A May 1, 2014 article, "Overview of Electromagnetic Pulse Weapons and Protection Techniques Against Them" from China’s Air Force Engineering University declares, "Information superiority has already become central and crucial to achieving victory in warfare . . . If the communications equipment used for the transmission of battlefield information were attacked and damaged by an opponent’s EMP weapons, then the one attacked would face the danger of disruption in battlefield information transmission. EMP severely restricts the tactical performance and battlefield survivability of informatized equipment."

Moreover, the article clearly distinguishes between nuclear weapons and nuclear EMP weapons, describing the latter as "a new type of weapon" like non-nuclear EMP weapons — "As opposed to conventional and nuclear weapons, EMP weapons are a new type of weapon capable of causing mass destruction by instantly releasing high-intensity EMP. . . The unique destructive effect that EMP have on electronic equipment was unintentionally discovered by the United States in the 1960s during a nuclear test. . . On a battlefield, this new-type weapon will cause devastating damage to electronic systems, including computers, communications and control systems, and radars, resulting in immeasurable losses."

A January 2016 article "General Trend of the Worldwide Revolution in Military Affairs" from China’s National Security Policy Committee sees "electromagnetic pulse bombs" among new "disruptive technologies" that "can change the 'rules of the game'" by disrupting U.S. "precision warfare capabilities centered on information technology" thereby sounding "the horn of a new round of revolution in military affairs."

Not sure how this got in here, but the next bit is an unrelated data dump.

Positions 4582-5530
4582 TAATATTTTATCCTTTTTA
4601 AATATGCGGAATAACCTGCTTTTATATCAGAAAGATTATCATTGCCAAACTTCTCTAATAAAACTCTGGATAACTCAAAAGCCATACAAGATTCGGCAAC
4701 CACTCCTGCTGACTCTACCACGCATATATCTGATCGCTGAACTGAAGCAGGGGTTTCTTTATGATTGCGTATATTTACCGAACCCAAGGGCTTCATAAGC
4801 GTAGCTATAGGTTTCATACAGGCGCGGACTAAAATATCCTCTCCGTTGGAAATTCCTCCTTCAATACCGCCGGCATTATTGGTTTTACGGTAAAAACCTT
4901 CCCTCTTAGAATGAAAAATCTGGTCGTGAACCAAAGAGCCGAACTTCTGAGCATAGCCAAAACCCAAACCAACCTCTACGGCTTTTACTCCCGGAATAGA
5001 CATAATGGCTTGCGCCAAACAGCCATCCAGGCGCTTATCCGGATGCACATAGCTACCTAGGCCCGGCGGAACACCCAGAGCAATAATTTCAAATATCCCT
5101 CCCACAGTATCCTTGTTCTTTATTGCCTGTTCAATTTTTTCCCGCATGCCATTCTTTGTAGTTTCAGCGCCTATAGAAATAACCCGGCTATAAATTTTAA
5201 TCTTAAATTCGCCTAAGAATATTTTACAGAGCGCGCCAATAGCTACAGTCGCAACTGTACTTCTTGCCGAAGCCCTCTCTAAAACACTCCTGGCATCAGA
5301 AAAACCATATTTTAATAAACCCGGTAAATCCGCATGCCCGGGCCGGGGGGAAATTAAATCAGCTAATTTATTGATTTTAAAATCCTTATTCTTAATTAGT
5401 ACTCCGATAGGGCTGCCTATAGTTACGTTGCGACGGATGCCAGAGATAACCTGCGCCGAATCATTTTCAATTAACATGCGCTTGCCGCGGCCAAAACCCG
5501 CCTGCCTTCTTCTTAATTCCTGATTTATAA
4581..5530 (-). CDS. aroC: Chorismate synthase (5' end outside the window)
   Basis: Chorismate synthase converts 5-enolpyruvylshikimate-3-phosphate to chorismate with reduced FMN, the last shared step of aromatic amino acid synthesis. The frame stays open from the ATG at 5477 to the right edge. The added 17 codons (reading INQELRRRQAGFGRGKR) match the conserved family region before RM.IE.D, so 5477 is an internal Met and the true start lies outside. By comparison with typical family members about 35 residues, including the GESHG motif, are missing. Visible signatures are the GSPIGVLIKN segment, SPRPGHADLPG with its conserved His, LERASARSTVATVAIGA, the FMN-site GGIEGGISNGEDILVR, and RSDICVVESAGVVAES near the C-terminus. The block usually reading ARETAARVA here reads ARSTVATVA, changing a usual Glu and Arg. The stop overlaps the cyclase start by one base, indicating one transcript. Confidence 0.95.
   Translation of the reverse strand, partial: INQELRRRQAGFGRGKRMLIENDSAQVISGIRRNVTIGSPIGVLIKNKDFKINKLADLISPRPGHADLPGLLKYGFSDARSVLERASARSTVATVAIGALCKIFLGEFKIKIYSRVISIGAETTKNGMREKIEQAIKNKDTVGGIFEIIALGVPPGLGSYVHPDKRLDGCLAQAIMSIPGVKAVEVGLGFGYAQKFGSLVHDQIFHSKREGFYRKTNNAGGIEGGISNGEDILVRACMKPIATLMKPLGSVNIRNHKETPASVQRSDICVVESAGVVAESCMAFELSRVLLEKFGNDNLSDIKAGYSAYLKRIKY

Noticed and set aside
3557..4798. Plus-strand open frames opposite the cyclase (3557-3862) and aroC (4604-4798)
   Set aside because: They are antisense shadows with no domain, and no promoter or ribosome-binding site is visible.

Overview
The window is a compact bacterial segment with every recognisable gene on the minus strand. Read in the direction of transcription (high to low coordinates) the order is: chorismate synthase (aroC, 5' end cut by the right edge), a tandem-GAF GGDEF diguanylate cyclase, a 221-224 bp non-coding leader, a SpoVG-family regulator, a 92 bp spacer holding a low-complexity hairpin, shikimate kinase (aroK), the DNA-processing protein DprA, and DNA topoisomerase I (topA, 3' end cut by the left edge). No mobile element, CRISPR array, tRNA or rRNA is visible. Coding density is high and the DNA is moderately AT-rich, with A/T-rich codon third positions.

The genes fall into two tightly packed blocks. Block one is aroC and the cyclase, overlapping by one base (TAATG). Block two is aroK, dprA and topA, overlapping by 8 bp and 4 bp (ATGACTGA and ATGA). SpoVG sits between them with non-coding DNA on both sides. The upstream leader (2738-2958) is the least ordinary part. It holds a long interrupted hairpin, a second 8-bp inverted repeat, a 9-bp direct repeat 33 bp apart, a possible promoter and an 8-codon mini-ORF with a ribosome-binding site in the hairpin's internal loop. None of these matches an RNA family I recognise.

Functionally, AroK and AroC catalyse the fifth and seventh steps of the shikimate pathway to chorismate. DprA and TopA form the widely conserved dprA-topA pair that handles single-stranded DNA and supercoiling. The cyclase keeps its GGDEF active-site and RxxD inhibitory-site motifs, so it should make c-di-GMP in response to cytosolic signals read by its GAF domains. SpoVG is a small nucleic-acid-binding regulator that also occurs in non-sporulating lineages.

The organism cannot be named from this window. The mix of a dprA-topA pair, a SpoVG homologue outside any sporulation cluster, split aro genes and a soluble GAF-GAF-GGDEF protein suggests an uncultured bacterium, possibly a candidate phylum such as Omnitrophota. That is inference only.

An Iranian military textbook declares, "As a result of not having the other destructive effects that nuclear weapons possess . . . weapons derived from electromagnetic pulses have attracted attention with regard to their use in future wars."

Kim Jong-un threatens to reduce the United States to “ashes" with "nuclear thunderbolts" and to retaliate for U.S. military actions by "ordering officials and scientists to complete preparations for a satellite launch as soon as possible." North Korean press (Rodong Sinmun, March 7, 2016) asserts readiness for "any form of war" and includes their satellite with "strengthening of the nuclear deterrent and legitimate artificial satellite launch, which are our fair and square self-defensive choice."

Moreover, "The nuclear [weapons] we possess are, precisely, the country’s sovereignty, right to live, and dignity. Our satellite that cleaves through space is the proud sign that unfolds the future of the most powerful state in the world." North Korea makes "constant preparations so that we can fire the nuclear warheads, which have been deployed for actual warfare for the sake of national defense, at any moment!"

EMP satellites and "cyber-nukes" are an unprecedented challenge to the aged U.S. nuclear deterrent.

Peter Vincent Pry is executive director of the Task Force on National and Homeland Security. He served in the Congressional EMP Commission, the Congressional Strategic Posture Commission, the House Armed Services Committee, and the CIA. He is author of "Blackout Wars." For more of his reports,